In 2022 we discussed how policy tightening will be a crucial risk behind a lower growth environment among other factors such as high inflation, further supply disruptions, and new virus variants. Looking back most of these risks occurred throughout the course of 2022. The unexpected Russian invasion of Ukraine added to supply disruptions and pushed headline CPI inflation to its historically highest level of 7.9% YoY.
However, despite rising prices, demand remained strong through the first half of 2022. During that period, Canadian real GDP grew by just above 3% and the unemployment rate fell from 6.5% to historical lows of 4.9%. With high and rising inflation and tight labor markets, the Canadian economy showed signs of overheating. In response, the Bank of Canada quickly enacted a series of higher than normal rate hikes starting in late Q1, 2022, bringing the monetary policy rate to 4.25%, well into restrictive territory. …
While financial tightening has already driven gradual slowdown in the economy relative to the pre-pandemic growth trajectory, the full impact of monetary policy tightening will only become apparent next year. That said, the most recent GDP data for Q3, showed that real GDP grew at a quarter-on-quarter annualized rate of .9%, stronger than many expected.
In 2023 we expect the Canadian economy to grow at only 0.7%. By the end of 2022 tightening financial conditions and a global slowdown in demand had already become a drag on growth offset by still strong labor market and more optimistic business sentiment. (Figure I-18a above.) However, as we head into next year, we expect growth to slow further as business sentiment catches up with the pessimism seen in financial conditions and trade. (Figure I-18b.) Rate sensitive sectors such as construction and manufacturing account for around 17% of employment in Canada and will likely experience significant impact from slowing demand.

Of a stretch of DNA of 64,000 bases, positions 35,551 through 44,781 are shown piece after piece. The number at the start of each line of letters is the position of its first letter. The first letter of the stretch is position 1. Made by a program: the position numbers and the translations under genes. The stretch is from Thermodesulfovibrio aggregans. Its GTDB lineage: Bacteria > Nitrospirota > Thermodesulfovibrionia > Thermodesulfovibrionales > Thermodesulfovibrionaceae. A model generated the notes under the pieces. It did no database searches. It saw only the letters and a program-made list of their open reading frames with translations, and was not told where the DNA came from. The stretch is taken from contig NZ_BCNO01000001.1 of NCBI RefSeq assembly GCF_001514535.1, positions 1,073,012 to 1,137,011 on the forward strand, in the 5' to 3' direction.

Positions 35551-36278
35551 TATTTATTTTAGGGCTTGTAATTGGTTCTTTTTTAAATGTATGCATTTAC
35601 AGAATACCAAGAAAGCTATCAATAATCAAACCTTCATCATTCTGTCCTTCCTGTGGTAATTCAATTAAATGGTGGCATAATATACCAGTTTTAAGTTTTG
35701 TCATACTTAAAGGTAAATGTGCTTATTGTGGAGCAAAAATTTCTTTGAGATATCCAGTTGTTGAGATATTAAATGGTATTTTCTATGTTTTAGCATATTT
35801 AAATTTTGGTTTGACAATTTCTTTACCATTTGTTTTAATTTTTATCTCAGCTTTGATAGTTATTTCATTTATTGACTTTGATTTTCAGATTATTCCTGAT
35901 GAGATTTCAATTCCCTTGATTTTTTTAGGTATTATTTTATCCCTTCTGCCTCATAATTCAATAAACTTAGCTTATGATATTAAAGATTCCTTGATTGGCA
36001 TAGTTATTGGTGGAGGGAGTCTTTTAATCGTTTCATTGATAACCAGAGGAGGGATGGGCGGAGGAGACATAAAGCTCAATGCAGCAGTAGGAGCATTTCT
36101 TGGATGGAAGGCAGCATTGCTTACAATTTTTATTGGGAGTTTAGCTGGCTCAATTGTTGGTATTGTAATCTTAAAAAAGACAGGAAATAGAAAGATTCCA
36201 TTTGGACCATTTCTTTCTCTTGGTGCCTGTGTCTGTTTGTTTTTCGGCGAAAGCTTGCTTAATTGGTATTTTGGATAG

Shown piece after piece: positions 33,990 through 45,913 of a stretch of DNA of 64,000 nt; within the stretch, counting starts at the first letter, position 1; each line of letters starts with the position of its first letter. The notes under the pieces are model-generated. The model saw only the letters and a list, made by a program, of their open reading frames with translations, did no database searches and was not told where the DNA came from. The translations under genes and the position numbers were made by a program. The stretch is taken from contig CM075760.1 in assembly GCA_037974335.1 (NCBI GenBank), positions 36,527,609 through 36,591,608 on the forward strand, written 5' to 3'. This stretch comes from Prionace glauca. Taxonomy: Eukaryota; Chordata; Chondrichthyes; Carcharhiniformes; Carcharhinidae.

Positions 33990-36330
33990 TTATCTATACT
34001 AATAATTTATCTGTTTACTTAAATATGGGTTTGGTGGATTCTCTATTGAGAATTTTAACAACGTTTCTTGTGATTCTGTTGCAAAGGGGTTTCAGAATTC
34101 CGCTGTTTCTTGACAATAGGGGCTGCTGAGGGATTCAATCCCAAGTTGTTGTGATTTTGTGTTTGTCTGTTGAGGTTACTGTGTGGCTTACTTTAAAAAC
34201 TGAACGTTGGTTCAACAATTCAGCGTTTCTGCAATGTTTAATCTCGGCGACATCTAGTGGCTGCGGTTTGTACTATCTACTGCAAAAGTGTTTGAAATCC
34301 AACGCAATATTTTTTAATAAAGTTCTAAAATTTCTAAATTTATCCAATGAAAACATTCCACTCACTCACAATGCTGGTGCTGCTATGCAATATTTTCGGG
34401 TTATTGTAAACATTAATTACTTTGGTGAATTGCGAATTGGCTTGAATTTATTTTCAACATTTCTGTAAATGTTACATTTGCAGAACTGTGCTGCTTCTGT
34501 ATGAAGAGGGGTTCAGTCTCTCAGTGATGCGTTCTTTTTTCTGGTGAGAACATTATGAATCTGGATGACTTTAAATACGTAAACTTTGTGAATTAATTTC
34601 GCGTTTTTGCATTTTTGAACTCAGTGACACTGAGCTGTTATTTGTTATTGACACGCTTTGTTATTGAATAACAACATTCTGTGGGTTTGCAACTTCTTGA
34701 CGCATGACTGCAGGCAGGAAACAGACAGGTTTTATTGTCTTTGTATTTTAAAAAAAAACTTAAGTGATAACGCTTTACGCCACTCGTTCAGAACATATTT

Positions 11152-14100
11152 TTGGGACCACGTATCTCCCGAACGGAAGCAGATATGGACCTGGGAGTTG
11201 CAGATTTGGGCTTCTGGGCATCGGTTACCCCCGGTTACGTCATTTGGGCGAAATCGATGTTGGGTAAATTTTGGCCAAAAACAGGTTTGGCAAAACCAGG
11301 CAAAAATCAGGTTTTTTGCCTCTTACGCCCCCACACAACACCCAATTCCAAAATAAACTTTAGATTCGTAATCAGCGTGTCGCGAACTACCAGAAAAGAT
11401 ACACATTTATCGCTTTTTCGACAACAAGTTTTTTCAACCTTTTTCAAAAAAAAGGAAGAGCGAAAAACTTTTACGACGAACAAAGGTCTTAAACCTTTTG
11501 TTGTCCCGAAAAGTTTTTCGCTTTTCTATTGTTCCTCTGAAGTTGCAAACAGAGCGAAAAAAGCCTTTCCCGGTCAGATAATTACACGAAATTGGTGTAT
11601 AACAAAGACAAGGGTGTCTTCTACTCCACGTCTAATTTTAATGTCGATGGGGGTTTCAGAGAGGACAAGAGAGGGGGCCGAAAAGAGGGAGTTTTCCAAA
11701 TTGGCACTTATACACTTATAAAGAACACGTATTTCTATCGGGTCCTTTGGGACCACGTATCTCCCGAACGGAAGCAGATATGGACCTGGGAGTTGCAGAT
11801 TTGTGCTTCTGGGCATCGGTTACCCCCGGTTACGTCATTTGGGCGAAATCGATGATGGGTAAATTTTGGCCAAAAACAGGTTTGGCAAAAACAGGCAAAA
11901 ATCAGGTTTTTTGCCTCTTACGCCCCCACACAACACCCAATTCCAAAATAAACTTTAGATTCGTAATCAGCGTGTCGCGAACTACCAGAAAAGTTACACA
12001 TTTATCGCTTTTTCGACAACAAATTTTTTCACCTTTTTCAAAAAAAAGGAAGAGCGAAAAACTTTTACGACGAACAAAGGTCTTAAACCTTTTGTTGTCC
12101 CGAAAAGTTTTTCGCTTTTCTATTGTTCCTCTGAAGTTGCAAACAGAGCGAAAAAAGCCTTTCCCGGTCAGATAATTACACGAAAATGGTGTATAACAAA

Through 2022, Canadian labor markets have been considerably tight, as highlighted by multiple key metrics … In contrast with the U.S., however, participation rates have held strong in Canada through 2022, rebounding quickly after a brief dip at the onset of the pandemic. Looking ahead, we expect unemployment rates to rise due to both supply and demand factors. On the supply side, some labor tightness has already begun to unwind in tandem with improvement in supply chain shortfalls. The most recent Bureau of Statistics survey in Q3 2022 reveals a concurrent plateauing of labor and supply-chain driven bottlenecks across sectors. Even though current wage inflation remains elevated, forward looking wage inflation expectations have begun to dip.
As both global and domestic demand is expected to slow down in 2023, employment demand will likely follow suit. With ongoing post-pandemic transition of consumption from goods into services, however, service industry employment may remain stable despite deteriorating overall labor conditions. Especially in sectors such as accommodation and food services, technical services, and recreational services which have< maintained particularly low labor saturation relative to a resurgence in industry employment demand …